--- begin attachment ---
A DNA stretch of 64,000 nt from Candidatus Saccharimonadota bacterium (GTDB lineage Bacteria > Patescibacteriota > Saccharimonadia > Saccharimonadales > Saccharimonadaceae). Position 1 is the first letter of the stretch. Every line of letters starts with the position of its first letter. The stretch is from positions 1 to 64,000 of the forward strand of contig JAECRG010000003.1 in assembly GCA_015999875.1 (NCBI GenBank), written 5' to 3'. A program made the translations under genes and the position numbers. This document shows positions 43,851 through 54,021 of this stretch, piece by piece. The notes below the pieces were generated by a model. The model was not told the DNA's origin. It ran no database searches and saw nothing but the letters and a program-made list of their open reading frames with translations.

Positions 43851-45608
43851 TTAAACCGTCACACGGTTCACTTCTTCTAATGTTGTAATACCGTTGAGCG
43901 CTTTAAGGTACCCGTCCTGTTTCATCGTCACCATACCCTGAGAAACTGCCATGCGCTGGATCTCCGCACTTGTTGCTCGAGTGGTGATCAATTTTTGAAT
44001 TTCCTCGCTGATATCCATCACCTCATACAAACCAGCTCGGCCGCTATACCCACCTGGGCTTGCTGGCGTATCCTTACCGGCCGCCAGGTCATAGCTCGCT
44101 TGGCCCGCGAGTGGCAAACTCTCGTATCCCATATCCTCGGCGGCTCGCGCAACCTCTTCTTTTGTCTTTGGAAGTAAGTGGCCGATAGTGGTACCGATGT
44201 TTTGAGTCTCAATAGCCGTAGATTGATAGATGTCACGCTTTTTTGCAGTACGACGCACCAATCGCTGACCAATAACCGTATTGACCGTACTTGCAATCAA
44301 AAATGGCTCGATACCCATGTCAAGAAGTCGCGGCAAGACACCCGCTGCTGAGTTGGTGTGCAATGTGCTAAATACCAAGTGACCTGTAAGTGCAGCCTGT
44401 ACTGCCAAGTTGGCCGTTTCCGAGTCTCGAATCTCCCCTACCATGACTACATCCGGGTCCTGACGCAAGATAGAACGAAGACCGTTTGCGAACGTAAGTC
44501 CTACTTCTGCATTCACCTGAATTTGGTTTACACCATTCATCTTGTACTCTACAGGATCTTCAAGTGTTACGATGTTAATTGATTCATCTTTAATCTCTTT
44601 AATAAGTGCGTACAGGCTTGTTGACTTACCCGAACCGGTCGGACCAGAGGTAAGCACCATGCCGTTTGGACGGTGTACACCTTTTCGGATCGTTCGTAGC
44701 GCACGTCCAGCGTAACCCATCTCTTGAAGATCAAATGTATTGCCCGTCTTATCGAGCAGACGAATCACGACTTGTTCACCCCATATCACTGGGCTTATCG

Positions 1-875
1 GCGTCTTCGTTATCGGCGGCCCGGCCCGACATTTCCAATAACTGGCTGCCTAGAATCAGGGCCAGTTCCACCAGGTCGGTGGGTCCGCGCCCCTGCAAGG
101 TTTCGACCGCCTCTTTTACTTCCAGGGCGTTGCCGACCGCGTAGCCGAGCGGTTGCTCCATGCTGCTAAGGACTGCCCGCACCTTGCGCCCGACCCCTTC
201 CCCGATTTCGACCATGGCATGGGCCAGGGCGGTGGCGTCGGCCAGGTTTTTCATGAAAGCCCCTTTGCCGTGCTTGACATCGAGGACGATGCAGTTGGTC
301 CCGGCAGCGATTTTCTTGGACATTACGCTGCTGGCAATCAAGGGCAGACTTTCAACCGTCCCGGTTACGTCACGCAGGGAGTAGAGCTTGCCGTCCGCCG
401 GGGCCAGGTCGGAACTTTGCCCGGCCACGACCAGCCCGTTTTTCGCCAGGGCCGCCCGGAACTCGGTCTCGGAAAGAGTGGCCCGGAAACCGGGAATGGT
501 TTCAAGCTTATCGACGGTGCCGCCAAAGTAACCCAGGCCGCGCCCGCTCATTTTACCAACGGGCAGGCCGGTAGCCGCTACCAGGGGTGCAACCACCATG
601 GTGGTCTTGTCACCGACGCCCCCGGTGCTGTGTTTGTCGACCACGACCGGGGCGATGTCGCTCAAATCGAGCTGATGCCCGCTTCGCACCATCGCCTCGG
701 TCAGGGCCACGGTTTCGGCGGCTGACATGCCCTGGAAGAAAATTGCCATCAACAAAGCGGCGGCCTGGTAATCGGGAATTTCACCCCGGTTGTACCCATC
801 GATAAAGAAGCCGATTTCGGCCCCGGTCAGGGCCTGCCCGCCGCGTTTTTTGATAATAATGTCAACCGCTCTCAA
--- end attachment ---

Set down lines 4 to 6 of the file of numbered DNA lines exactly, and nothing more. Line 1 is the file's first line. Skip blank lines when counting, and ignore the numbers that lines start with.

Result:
43901 CTTTAAGGTACCCGTCCTGTTTCATCGTCACCATACCCTGAGAAACTGCCATGCGCTGGATCTCCGCACTTGTTGCTCGAGTGGTGATCAATTTTTGAAT
44001 TTCCTCGCTGATATCCATCACCTCATACAAACCAGCTCGGCCGCTATACCCACCTGGGCTTGCTGGCGTATCCTTACCGGCCGCCAGGTCATAGCTCGCT
44101 TGGCCCGCGAGTGGCAAACTCTCGTATCCCATATCCTCGGCGGCTCGCGCAACCTCTTCTTTTGTCTTTGGAAGTAAGTGGCCGATAGTGGTACCGATGT